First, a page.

Shooting a 50-min., dialogue-heavy episode each week proved impossible, so Huggins invented a younger Maverick brother, Bart (Jack Kelly), to fill out the season. Later an English cousin, Beau (Roger Moore), joined the series. By that time Garner had left the show, having sued his employers for breach of contract when they stopped paying him during a writers’ strike. He won by proving that Warners had secretly been banking scripts. Now he could go be a movie star.

On the big screen Garner occasionally played the dramatic stalwart; he was Audrey Hepburn’s fiancé in William Wyler’s 1962 film of Lillian Hellman’s lesbian-accusation play The Children’s Hour. (“First time I ever cried on screen,” he told Osborne. “Might’ve been the last time.”) But his usual job was squiring top actresses through romantic comedies: Doris Day in The Thrill of It All and Move Over, Darling,
 Kim Novak in Boys’ Night Out. Often his rom-com roles had clear echoes of Bret Maverick’s 


con-artistry. In the 1960 Cash McCall, he’s an early practitioner of the leveraged buyout — a Mitt Romney decades ahead of his time — with Natalie Wood as his prettiest acquisition. In The Wheeler Dealers (1963) he plays Texas oilman Henry Tyroon, as in tycoon, cozying up to stock analyst Lee Remick.

Too young to serve in World War II, Garner spent 45 years, off and on, playing roguish combatants or grizzled veterans of the European campaign, from his film-star debut in Darby’s Rangers (1959) through the 1984 Tank and up to The Notebook (2004). In his biggest movie hit, the 1963 The Great Escape he’s Lt. “Scrounger” Hendley, another gloss on Bret Maverick: he knows how to find the materials needed for a group of British and American officers to tunnel out of a maximum-security German camp. Hendley shows his skill by flim-flamming or skim-scamming the main guard, and his valor by taking a fellow prisoner who is nearly blind along the escape route. But like Maverick, Hendley discounts any heroic impulses: he says he’s getting out just so he can get home.

Based very loosely on a true story, The Great Escape is mainly remembered for the scene in which McQueen (actually a stunt double) pilots a motorcycle up a ramp and over a barbed-wire fence; the scene was there because the star, a racing aficionado, insisted on a bike stunt. Garner got second billing to McQueen, who came to early fame in the 1958 TV Western Wanted: Dead or Alive. A few years later, Garner out-McQueened McQueen by starring in John Frankenheimer’s Grand Prix, a three-hour action film about Formula One drivers, their women and their cars (but mainly their cars). At the same time, McQueen was planning a similar film, Day of the Champion, that never got made. The actual Formula One drivers on the Grand Prix location said Garner was a natural behind the wheel. Score one for the Maverick.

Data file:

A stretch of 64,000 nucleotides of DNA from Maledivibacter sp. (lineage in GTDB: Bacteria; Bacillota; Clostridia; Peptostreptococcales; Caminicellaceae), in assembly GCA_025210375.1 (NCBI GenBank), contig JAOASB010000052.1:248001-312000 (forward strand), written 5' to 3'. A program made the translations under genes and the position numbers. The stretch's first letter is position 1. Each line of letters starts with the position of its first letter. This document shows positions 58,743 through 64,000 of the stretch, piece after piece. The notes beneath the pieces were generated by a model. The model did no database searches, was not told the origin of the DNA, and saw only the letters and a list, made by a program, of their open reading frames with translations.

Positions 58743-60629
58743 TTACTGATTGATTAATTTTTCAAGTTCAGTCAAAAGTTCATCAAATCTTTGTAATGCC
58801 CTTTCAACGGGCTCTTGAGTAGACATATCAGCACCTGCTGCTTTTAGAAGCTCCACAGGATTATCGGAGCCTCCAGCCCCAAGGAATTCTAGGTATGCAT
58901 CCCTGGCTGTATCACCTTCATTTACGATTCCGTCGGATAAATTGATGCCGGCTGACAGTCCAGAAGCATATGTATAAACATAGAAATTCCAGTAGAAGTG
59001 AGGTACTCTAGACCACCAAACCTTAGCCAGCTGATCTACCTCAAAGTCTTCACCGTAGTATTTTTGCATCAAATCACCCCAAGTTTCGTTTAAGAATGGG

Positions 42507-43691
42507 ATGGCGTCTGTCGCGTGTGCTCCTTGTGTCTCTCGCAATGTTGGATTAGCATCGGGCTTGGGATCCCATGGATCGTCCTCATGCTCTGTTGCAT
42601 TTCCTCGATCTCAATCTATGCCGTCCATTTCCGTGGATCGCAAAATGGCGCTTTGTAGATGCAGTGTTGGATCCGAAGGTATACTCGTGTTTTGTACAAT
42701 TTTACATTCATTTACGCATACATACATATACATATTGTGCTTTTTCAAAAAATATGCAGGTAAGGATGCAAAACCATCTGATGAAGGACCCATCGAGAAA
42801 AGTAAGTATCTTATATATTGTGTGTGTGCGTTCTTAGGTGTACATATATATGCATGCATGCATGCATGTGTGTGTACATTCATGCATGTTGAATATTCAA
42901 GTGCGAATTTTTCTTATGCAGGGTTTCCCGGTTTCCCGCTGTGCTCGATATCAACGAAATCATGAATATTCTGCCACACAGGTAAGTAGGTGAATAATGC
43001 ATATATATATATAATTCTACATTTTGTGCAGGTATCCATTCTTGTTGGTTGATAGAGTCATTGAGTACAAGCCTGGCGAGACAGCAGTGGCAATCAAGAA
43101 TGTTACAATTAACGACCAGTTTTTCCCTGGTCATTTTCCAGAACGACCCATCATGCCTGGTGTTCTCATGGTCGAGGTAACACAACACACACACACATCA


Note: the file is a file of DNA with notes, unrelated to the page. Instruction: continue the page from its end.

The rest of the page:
Once in a while, a Garner character could be on the other side of the con, as in 36 Hours (1964), which casts him as a U.S. soldier knocked out and kidnapped by the Germans just before D-Day and told, when he comes to, that the war is over; the nasty Nazis hope to extract secrets of the imminent invasion. Here, as in the modern-day, Stateside Mister Buddwing (1966) — where he’s an amnesiac seeking his identity and pulling the veil off a convoluted business scheme — Garner was the potential victim. But furrowed brows and helplessness didn’t suit this emblem of congenial self-confidence. He was much more at ease playing a man at ease, who never breaks a sweat, even in the tightest corner, because he figures he can talk his way out of it.

Screenwriter Paddy Chayefsky took note of this Garner gift and ran amok with it in his script for the 1964 The Americanization of Emily, directed by Arthur Hiller. Garner is Lt. Cmdr. Charlie Madison, who has blustered his way onto a peaceful island owned by the Brits. When his superior officer goes bananas, Charlie must take on the assignment of filming the D-Day invasion, in the company of his starchy English driver, Emily Barham — Julie Andrews in the movie she made between Mary Poppins and The Sound of Music. (Garner is billed first.)

Covering the Maverick character with the soot of misanthropy, and testing Garner’s ability to spit out tongue-twister dialogue, Chayefsky handed the actor reams of cynical soliloquies, a few of which can be found here. We’ll settle for this denunciation of war lovers: “We shall never end wars, Mrs. Barham, by blaming it on the ministers and generals, or warmongering imperialists, or all the other banal bogeys. It’s the rest of us who build statues to those generals and name boulevards after those ministers — the rest of us who make heroes of our dead and shrines of our battlefields. We wear our widow’s weeds like nuns, Mrs. Barham, and perpetuate war by exalting its sacrifices.” Harrumph and gotcha! Chayefsky’s film rants would get even riper in his screenplays for The Hospital and Network, but they were never delivered with handsomer authority than Garner invested in Charlie’s antiwar speeches.

More comfortable in a saddle than on Chayefsky’s high horse, Garner made his share of movie Westerns. He played legendary lawman Wyatt Earp twice — in the 1967 Hour of the Gun and, 21 years later, in Blake Edward’s Sunset — and established a little franchise with director Burt Kennedy’s low-key hit Support Your Local Sheriff!, in which he agrees to the job because he thinks it’s easy pay. (‘Tain’t.) In Kennedy’s informal sequel, the 1972 Support Your Local Gunfighter, Garner amiably inhabits one of the oldest Western plots, of a grifter mistaken for a famous gunfighter, and sells it like the Brooklyn Bridge.